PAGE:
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Many couples struggle with issues of infertility, and last week I voiced my concern about the one-size-fits-all approach that most conventional infertility centers take, along with their reluctance to offer simple, inexpensive, and safe nutritional and alternative therapies first.
The exact opposite of “everyone’s the same” therapy is traditional Chinese medicine (TCM). As a conventionally trained physician, this took me a while to comprehend. When I first worked with my TCM colleague Mari Stecker I asked for a good herb for a cold. She smiled and explained that Chinese medicine doesn’t work that way. In TCM, the practitioner selects herbs (and acupuncture points) based on the patient’s specific needs. An herbal blend for one woman seeking help for fertility issues is often completely different for the woman across the hall with ostensibly the same medical problem.
The TCM combination of acupuncture and herbal medicine has been used for centuries to treat infertility. It’s helpful to understand that the system of Chinese medicine doesn’t treat specific diseases, in a Western medicine sense, or abnormal blood tests and x-rays. Rather, a TCM practitioner when examining her patient is looking for problems with the flow of qi (pronounced chee), the individual’s subtle energy or life force. It’s from blockages, stagnation, depletions, and imbalances of qi that our otherwise smoothly running bodies go on the fritz.
In her initial evaluation of your pregnancy problem, a TCM practitioner first obtains your detailed medical history and then performs a physical exam, with emphasis on the appearance of your tongue and quality of your pulse. All this is to seek out issues with the flow of your qi that may be interfering with fertility.
Inserted into your skin at very specific points, the extremely thin and virtually painless acupuncture needles stimulate and move your body’s qi along paths called meridians. Combinations of herbs, usually taken as an infusion or tea, complement the effect of acupuncture. When your body is balanced and healthy, your chances of conception are significantly increased.
Studies in Chinese medical journals suggest that TCM can be helpful in…
• Regulating periods.
• Regulating hormones and improving ovulation.
• Improving the quality of eggs.
• Improving the quantity, quality, and motility of sperm.
• Addressing specific issues such as fibroids, polycystic ovary syndrome (PCOS), no-ovulation cycles, recurring miscarriage, and elevated follicle-stimulating hormone (FSH).
• Improving the results of fertility treatments such as intrauterine insemination (IUI) and in vitro fertilization (IVF).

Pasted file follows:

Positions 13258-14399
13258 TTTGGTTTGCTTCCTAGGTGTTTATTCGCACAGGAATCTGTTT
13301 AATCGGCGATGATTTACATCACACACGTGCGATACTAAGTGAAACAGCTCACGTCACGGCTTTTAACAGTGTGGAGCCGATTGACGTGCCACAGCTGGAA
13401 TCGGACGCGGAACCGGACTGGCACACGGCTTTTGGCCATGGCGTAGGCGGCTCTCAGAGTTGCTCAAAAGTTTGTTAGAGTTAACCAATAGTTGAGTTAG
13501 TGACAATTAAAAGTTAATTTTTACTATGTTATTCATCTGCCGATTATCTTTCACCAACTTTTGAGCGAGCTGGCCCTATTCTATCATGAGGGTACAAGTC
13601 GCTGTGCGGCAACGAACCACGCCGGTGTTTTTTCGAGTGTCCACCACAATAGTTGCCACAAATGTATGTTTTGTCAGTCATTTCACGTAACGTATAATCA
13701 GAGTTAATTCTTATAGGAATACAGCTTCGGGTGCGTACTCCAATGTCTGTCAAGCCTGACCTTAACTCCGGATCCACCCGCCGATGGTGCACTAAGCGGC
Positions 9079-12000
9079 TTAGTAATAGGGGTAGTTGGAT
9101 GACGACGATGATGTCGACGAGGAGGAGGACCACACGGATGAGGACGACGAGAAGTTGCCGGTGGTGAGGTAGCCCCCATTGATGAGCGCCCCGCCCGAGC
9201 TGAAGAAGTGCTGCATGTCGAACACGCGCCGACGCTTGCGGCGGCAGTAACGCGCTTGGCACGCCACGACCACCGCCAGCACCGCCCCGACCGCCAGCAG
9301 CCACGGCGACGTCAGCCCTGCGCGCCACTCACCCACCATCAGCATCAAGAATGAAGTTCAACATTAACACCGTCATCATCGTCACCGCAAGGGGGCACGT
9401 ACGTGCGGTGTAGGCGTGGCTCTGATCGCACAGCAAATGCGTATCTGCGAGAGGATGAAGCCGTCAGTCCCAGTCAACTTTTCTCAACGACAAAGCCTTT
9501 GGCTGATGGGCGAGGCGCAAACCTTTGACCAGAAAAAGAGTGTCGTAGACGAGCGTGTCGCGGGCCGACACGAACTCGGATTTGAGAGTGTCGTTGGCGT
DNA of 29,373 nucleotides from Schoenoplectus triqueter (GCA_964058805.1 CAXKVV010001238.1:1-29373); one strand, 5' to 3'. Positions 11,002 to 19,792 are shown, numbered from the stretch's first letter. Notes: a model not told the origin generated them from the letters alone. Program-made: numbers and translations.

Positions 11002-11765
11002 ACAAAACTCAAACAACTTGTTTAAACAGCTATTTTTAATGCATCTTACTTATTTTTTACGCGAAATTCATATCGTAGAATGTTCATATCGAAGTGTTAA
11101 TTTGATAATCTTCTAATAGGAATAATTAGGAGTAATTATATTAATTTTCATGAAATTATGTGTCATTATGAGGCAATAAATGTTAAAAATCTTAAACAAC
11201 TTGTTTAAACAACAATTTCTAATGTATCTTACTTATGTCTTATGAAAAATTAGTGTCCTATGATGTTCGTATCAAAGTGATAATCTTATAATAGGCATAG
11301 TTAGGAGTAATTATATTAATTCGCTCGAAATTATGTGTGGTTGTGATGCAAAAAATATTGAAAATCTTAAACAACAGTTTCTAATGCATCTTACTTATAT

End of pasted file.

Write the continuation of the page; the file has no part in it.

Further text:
• Helping PMS and painful periods.
TCM can be used alone to treat infertility or to complement conventional fertility treatments. By improving blood flow and relaxing your uterus, acupuncture increases your chances of healthy conception as well as reducing the stress that comes with the whole process. A study published in the journal Fertility and Sterility (April 2002) compared women undergoing IVF who received acupuncture with those who did not. Women receiving acupuncture had a pregnancy rate of 42.5%, while the women who didn’t had a pregnancy rate of 26.3%. Another study, in Ob. Gyn. News (January 2005), showed that the use of acupuncture during IVF reduced the rate of miscarriage and ectopic pregnancy. For these reasons, a small but increasing number of reproductive specialists are recommending that women receive acupuncture throughout their fertility treatments.
Here are a couple of success stories we’ve recently seen at WholeHealth Chicago:
• Melanie, 39, had had trouble getting pregnant on her own so she went to a fertility specialist. Because of her age, it was recommended that she begin immediately with IVF (a suggestion, by the way, I strongly disagree with). After three cycles of IVF and steadily increased doses of fertility drugs, she was still not pregnant. We recommended weekly acupuncture treatments for two months before considering another IVF. On her fourth IVF cycle, she became pregnant and now has a healthy baby girl.
• Karen, a woman in her mid 30s, decided to try Chinese therapies before committing to an infertility center. She’d already undergone hormone testing and had been told that everything was fine. An interesting point in her medical history was longstanding and very severe PMS and painful periods. After three months of Chinese treatments, her symptoms were greatly reduced and in the fourth month of treatment she became pregnant, ultimately delivering a healthy baby boy.
David Edelberg, MD